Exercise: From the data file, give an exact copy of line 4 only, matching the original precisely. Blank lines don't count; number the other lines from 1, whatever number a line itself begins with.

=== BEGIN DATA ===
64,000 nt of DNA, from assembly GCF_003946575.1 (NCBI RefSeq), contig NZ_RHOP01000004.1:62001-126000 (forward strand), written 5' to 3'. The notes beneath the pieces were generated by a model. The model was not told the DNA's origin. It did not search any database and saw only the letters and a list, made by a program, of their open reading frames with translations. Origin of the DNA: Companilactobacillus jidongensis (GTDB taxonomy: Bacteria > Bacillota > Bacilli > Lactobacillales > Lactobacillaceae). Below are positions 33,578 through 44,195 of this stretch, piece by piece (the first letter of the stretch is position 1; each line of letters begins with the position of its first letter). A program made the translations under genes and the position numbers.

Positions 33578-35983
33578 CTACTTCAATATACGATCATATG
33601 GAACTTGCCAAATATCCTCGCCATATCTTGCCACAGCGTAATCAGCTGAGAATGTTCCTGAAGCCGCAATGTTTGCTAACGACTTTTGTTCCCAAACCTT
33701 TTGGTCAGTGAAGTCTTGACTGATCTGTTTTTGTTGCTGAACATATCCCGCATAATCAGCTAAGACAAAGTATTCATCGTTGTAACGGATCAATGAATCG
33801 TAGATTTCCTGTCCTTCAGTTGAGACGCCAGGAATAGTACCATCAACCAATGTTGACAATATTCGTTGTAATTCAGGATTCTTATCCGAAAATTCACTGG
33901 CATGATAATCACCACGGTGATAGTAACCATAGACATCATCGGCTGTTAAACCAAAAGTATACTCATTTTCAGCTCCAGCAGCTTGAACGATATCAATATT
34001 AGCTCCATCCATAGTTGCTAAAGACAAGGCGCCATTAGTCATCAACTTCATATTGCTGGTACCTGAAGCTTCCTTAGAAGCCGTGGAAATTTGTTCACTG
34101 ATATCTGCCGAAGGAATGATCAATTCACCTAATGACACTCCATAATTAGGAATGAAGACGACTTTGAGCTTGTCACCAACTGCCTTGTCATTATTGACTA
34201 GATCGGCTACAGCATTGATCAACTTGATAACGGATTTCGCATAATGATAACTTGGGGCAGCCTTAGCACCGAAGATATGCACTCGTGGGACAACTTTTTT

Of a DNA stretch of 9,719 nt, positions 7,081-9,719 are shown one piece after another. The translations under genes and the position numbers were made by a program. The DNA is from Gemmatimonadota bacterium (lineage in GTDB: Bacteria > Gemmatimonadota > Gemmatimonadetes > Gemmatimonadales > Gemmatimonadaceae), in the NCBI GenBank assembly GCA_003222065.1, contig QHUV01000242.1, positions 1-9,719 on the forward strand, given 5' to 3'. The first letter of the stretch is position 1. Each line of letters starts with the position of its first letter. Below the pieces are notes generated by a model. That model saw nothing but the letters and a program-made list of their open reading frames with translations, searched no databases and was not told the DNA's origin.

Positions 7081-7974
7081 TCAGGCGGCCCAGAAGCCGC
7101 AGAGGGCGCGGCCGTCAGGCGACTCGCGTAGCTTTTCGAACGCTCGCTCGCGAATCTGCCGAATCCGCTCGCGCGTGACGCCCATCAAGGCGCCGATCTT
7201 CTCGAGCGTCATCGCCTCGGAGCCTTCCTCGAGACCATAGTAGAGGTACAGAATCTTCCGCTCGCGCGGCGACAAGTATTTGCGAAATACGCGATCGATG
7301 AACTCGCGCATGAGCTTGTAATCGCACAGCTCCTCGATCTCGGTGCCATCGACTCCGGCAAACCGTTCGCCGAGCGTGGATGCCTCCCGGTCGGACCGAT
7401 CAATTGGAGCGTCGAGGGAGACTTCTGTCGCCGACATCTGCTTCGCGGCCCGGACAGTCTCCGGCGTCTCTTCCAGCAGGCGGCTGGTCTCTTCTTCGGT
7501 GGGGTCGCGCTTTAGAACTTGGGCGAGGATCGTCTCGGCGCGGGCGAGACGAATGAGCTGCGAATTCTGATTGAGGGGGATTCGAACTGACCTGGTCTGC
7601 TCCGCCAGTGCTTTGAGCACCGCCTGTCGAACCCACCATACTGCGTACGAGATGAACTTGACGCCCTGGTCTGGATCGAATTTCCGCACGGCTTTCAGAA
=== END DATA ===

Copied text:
33601 GAACTTGCCAAATATCCTCGCCATATCTTGCCACAGCGTAATCAGCTGAGAATGTTCCTGAAGCCGCAATGTTTGCTAACGACTTTTGTTCCCAAACCTT